Ruby Sparks is one of those romantic comedies that really hits the spot – a satisfying, fun, and engrossing love story that does not rely upon unnecessary drama, overly contrived situations, cheesy romance, or any of the other devices commonly used to appeal to the masses of mainstream film-goers.
Paul Dano is perfect as Calvin, a prodigy of a novelist who published his masterpiece before the age of 20. Struggling to overcome depression and writer’s block, Calvin takes the advice of his therapist to complete a writing exercise about someone who likes his dog. He creates Ruby, a tiny redhead with lots of personality, in his fictional piece, only to find that one day she shows up in his apartment in the flesh (and very well played by Zoe Kazan at that). What further complicates things, beyond the fact that Ruby’s existence itself is questionable, is Calvin’s hold on her – by writing it, he can make her do, say, think, and feel whatsoever he pleases. All in combination with his anxiety and lack of healthy relationship experience.
Chris Messina portrays Calvin’s brother Harry, the only person who really knows how Ruby came into his brother’s life, while Annette Benning and Antonio Banderas fill out the roles of Calvin’s mother and stepfather. The talented cast really shines in this sweet and engaging story. Obviously you need to suspend disbelief to get into this one, but it isn’t very difficult to do so. Calvin’s total transformation after meeting Ruby keeps you rooting for the couple throughout. And Ruby herself is a delightful, compelling female lead even if she does get relegated to the “manic pixie dream girl” category by many reviewers of the film.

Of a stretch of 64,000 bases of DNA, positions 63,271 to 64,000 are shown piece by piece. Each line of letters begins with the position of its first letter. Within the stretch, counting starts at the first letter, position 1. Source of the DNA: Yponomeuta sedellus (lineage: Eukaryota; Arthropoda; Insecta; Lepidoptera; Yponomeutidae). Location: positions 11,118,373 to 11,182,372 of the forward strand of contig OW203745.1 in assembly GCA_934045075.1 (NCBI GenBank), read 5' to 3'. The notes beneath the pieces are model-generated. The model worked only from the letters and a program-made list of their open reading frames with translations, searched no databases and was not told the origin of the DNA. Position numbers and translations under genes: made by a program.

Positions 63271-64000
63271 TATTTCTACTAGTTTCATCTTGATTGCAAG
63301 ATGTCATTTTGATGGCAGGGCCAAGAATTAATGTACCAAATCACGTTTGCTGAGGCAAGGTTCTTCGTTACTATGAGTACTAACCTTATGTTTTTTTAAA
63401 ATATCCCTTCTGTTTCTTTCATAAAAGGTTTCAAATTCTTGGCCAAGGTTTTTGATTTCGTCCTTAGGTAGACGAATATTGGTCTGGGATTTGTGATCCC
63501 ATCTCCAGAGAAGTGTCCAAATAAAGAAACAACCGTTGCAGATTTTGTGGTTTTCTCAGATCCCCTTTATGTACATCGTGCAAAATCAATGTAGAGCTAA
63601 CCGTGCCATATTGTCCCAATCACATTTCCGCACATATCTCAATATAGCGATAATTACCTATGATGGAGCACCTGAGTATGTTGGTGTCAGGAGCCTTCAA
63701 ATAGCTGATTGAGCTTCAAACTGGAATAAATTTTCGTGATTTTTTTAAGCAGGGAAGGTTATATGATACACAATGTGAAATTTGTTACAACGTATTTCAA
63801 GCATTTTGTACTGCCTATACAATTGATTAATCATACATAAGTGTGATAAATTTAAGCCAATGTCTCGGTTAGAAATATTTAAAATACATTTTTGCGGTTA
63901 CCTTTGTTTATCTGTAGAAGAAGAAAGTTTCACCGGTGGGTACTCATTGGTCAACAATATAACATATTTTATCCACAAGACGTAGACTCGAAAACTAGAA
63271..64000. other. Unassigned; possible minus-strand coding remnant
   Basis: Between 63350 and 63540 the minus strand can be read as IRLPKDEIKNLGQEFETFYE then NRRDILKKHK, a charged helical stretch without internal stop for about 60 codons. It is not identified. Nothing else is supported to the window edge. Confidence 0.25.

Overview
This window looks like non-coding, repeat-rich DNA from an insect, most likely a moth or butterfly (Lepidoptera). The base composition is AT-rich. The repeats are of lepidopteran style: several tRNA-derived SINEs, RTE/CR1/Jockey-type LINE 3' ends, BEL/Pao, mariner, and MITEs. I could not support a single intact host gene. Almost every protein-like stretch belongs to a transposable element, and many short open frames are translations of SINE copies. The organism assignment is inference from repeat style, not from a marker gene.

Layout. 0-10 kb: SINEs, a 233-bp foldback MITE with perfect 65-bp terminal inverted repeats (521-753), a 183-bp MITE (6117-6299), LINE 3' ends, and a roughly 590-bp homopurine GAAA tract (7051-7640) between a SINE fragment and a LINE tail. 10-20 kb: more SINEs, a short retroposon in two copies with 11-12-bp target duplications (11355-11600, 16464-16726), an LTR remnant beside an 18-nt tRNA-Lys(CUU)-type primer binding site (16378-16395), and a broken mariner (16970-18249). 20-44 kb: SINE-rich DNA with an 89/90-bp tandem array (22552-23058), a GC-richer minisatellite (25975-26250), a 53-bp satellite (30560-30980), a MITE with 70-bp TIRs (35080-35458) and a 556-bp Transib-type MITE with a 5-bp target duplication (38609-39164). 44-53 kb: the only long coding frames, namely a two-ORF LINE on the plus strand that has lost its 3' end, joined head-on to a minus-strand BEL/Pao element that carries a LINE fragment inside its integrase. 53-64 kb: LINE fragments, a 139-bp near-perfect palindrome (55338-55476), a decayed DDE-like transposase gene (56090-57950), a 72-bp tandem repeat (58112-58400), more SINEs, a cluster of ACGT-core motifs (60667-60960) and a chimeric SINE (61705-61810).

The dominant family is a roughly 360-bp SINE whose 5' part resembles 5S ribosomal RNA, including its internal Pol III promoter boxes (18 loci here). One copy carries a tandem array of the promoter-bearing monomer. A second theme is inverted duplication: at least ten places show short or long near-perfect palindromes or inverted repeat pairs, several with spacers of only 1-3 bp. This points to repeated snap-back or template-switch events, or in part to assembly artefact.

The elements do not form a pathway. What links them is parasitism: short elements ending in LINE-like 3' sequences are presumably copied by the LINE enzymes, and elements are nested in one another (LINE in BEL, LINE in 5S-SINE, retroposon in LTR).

Zoe Kazan not only shines as the title character in the movie, she also wrote the screenplay. Kazan demonstrates a talent for screenwriting that I still find impressive, regardless of the fact that both of her parents are screenwriters (Nicholas Kazan and Robin Swicord). There is a remarkable clarity to the story of Ruby Sparks, the very concept of which could easily drift into complicated and/or hysterical territory. But she gets the balance just right and makes sure her viewers care about her characters throughout – enough so that you want to watch this one again and again. There’s really nothing more to ask for out of an independent romantic comedy.